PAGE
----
For those still unawares, the Score’s Sophia Jurksztowicz did an excellent interview with Toronto Maple Leafs General Manager Brian Burke that aired on TV last night. Being infamous for its “barn fight” story in the lead-up to the interview, Burke and Jurksztowicz tackle many topics including bullying and homophobia, and also Burke’s coffee preference.
It really is a fascinating interview and worth a listen. Burke’s slogans on acceptance versus tolerance are outstanding and any Leaf fan ought to feel a tinge of pride that Burke is the General Manager of their hockey team. There are some real choice bits in there:
“Practice acceptance. This whole problem will go away over time if everyone accepts. Not tolerates. You tolerate weather. You tolerate cats. But when you practice and teach acceptance in your home, you know, the best thing about my son telling me he was gay was that I didn’t have to take anything back.”
That said, lost in the heaping amount of praise I have for the thing Burke says in this interview there are a couple of hockey-related points in the abridged version of the interview (linked above at the Backhand Shelf) that I happen to disagree with Burke upon. So in the interest of spurring a bit of hockey-related discussion, I’ll throw out a couple of the things Burke said and offer a short response:
On the Boston Bruins success last playoffs
“I really believed that Boston earned that Cup, they played through three Game 7s to get there, including the finals, you know, to put it in perspective, the year we won the Cup in Anaheim, we lost five games.”
I’m not sure if Burke is lauding the 2011 Boston Bruins as better than the 2007 Anaheim Ducks, because he really shouldn’t. A Game Seven can turn on a bad bounce or something completely removed from the ability of a team.
What also helps in Game Sevens is unconscious goaltending. We know that Tim Thomas played exceptionally well, and he had two Game Seven shutouts, in Rounds Three and Four. Is an ice-cold goaltender more impressive than losing just five games on the way to the Stanley Cup Finals? I doubt it.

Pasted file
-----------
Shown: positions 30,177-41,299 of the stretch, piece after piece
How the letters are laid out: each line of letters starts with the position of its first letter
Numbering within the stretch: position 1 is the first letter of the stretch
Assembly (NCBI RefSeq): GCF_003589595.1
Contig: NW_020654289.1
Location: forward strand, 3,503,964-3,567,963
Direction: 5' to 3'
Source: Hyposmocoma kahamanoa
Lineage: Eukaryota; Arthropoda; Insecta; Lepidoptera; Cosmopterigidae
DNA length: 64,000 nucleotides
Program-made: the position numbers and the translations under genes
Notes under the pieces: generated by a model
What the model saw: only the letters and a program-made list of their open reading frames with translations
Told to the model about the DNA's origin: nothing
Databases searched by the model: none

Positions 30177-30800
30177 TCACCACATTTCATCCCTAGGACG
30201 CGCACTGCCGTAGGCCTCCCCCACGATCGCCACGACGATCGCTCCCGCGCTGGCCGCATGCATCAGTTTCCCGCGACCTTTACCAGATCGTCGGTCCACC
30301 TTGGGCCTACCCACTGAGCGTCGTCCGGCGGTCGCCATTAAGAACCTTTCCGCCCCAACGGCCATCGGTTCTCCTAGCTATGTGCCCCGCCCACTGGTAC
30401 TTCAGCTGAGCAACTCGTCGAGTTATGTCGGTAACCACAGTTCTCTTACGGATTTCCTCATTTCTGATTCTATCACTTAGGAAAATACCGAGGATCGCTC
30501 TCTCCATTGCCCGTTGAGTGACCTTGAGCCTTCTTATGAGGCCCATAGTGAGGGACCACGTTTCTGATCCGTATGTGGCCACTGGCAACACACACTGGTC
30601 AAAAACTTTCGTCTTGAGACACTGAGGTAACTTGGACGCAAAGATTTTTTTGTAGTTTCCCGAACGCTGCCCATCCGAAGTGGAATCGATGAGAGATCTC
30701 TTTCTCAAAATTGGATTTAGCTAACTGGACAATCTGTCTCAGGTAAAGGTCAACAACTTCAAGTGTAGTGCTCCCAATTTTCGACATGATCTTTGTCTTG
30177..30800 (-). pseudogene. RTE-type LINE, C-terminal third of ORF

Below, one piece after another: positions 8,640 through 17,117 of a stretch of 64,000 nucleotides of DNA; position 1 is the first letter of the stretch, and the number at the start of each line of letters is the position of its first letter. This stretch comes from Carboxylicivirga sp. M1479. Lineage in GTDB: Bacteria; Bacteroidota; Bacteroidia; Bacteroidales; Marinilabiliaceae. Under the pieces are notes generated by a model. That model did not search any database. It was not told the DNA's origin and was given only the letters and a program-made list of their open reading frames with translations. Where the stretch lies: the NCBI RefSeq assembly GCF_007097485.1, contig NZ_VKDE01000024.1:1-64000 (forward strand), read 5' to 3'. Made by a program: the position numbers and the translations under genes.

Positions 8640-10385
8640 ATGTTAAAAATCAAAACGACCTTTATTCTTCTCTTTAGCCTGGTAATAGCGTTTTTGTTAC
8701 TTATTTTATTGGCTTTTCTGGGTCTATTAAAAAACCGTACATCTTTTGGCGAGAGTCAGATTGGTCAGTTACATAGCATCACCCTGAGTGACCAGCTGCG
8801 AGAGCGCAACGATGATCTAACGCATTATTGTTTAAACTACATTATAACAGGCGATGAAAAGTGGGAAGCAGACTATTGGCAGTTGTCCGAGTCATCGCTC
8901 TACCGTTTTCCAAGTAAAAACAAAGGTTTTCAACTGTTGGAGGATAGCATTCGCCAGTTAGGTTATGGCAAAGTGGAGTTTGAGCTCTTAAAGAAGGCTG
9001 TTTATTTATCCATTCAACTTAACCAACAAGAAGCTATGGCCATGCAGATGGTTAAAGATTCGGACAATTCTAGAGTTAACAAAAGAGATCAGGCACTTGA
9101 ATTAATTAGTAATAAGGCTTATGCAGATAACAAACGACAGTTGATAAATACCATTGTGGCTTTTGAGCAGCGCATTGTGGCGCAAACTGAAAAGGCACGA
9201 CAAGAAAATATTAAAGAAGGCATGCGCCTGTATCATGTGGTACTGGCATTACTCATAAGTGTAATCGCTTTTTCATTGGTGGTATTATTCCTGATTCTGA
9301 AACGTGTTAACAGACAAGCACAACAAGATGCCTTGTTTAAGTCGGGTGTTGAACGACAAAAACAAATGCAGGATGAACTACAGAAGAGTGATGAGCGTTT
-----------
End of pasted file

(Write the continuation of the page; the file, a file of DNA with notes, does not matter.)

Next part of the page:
The 2007 Anaheim Ducks were a mix of high quality skilled forwards, an outrageously deep team defense, incredible goaltending and one of the best post-lockout checking lines. I’d say their Cup win was a bit more impressive than the Bruins winning three Game Sevens, because they were never forced to play any.
That’s the kind of team Toronto fans should hope for.
On Joffrey Lupul and players with proven playoff records
“Part of the reason I got Joffrey Lupul is, the year I traded him, he was our best forward in the playoffs. We played in the Conference Finals that year and he was our best forward… and part of the reason we got him back here is because he is a proven playoff performer.”
I’m sure that much of the writers here at The Leafs Nation would disagree with Burke on the notion that there are certain players who perform better in the playoffs. I’m sure if we had the data to look back at the more memorable playoff performers, a lot of them would turn up with having higher-than-normal PDOs (on-ice save percentage plus on-ice shooting percentage) over a smaller stretch of games.
As for Lupul, his career average in shooting is 11.1%, while in the playoffs it’s only slightly higher at 11.5%. That said, Lupul also gets about a half shot more per game in the playoffs compared to the regular season (3.1 to 2.6). While it’s only looking at 39 games, I think we can rest assured that Burke didn’t simply trade for Lupul on a whim based on one really lucky post-season run.
Those two things aside, I think it’s very apparent that Burke and I disagree on a few things hockey-related. It’s clear that the roster that Burke has put together is much better than the one he started off with, but there is still lots of room for the Leafs to improve to become a championship-calibre team.
He might even agree with that, but the point with this interview wasn’t about hockey or the Leafs, but it was about showing a different side of Brian Burke to act as a foil for his rough exterior. He tells Jurksztowicz that he expects a lot from his players both on and off the ice. Win or lose, Burke represents something positive for Toronto’s hockey community by becoming a gay rights advocate in support of his late son Brendan, and that’s something Leafs fans everywhere can be proud of.